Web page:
The story is presented as a first-person narrative using an unreliable narrator. The narrator tells us that from an early age he has loved animals. He and his wife have many pets, including a large black cat named Pluto. This cat is especially fond of the narrator and vice versa. Their mutual friendship lasts for several years, until the narrator becomes an alcoholic. One night, after coming home intoxicated, he believes the cat is avoiding him. When he tries to seize it, the panicked cat bites the narrator, and in a fit of rage, he seizes the animal, pulls a pen-knife from his pocket, and deliberately gouges out the cat's eye.

From that moment onward, the cat flees in terror at his master's approach. At first, the narrator is remorseful and regrets his cruelty. "But this feeling soon gave place to irritation. And then came, as if to my final and irrevocable overthrow, the spirit of PERVERSENESS." He takes the cat out in the garden one morning and hangs it from a tree, where it dies.

..excerpted from Wikipedia



The Telltale Heart

"The Tell-Tale Heart" is a first-person narrative of an unnamed narrator who insists he is sane but suffering from a disease which causes "over-acuteness of the senses." The old man with whom he lives has a clouded, pale, blue "vulture-like" eye which so distresses the narrator that he plots to murder the old man. The narrator insists that his careful precision in committing the murder shows that he cannot possibly be insane. For seven nights, the narrator opens the door of the old man's room, a process which takes him a full hour...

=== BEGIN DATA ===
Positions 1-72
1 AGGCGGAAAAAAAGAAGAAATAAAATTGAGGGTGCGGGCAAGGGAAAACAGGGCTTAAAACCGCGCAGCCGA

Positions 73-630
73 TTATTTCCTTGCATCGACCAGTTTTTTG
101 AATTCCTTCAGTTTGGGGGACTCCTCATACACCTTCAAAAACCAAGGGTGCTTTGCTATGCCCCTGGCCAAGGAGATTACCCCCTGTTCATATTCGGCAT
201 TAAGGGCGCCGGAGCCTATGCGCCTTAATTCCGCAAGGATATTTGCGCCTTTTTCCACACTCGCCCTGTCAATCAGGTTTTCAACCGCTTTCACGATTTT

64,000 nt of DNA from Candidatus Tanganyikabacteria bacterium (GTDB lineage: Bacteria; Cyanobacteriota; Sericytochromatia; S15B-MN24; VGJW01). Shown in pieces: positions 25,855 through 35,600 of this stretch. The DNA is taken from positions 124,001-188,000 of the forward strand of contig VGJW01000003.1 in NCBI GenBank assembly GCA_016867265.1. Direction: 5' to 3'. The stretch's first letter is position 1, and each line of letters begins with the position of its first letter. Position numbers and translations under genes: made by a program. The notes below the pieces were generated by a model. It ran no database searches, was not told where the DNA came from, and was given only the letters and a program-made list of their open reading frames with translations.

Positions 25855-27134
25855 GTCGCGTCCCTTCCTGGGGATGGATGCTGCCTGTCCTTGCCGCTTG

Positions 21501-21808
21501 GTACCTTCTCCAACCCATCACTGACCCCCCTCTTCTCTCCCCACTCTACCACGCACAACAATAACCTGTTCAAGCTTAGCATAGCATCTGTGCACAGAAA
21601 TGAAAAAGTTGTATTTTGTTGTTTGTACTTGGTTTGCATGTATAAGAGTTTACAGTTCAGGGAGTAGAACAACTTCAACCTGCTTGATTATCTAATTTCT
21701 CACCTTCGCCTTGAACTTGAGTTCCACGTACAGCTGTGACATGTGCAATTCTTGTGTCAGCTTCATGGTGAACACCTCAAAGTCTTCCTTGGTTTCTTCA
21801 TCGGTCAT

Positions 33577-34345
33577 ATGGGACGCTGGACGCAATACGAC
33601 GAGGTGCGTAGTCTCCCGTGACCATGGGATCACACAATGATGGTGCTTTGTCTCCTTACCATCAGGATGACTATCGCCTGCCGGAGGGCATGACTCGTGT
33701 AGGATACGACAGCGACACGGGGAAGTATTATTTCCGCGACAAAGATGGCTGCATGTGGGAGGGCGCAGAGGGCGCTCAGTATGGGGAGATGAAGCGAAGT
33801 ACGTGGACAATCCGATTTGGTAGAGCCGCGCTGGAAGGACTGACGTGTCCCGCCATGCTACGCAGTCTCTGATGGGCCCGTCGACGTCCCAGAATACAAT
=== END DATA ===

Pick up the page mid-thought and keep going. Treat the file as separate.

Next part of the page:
..excerpted from Wikipedia



The Oval Portrait

The tale begins with an injured narrator seeking refuge in an abandoned mansion in the Apennines, with no explanation for his wound. He spends his time admiring the works of art decorating the strangely-shaped room and perusing a volume which "purported to criticize and describe" the paintings. He eventually discovers a painting which shocks him with its extreme realism, which he refers to as "absolute life-likeliness of expression." He spends a moment ("for an hour, perhaps," the reader is told) in silent awe of it until he cannot bear to look any more, then consults the book for an explanation.

..excerpted from Wikipedia


Ligeia

The unnamed narrator describes the qualities of Ligeia, a beautiful, passionate and intellectual woman, raven-haired and dark-eyed, that he thinks he remembers meeting "in some large, old decaying city near the Rhine." He is unable to recall anything about the history of Ligeia, including her family's name, but remembers her beautiful appearance. Her beauty, however, is not conventional. He describes her as emaciated, with some "strangeness." He describes her face in detail, from her "faultless" forehead to the "divine orbs" of her eyes. They marry, and Ligeia impresses her husband with her immense knowledge of physical and mathematical science, and her proficiency in classical languages. She begins to show her husband her knowledge of the metaphysical and "forbidden" wisdom.

"Ligeia" is "a story now acknowledged as one of the handful of tales destined to earn for him literary immortality. Poe claimed that this was his best work, when trying to sell it. But by being printed in three of his books as well as three magazines, it has proved itself to be one of his best.

..excerpted from Wikipedia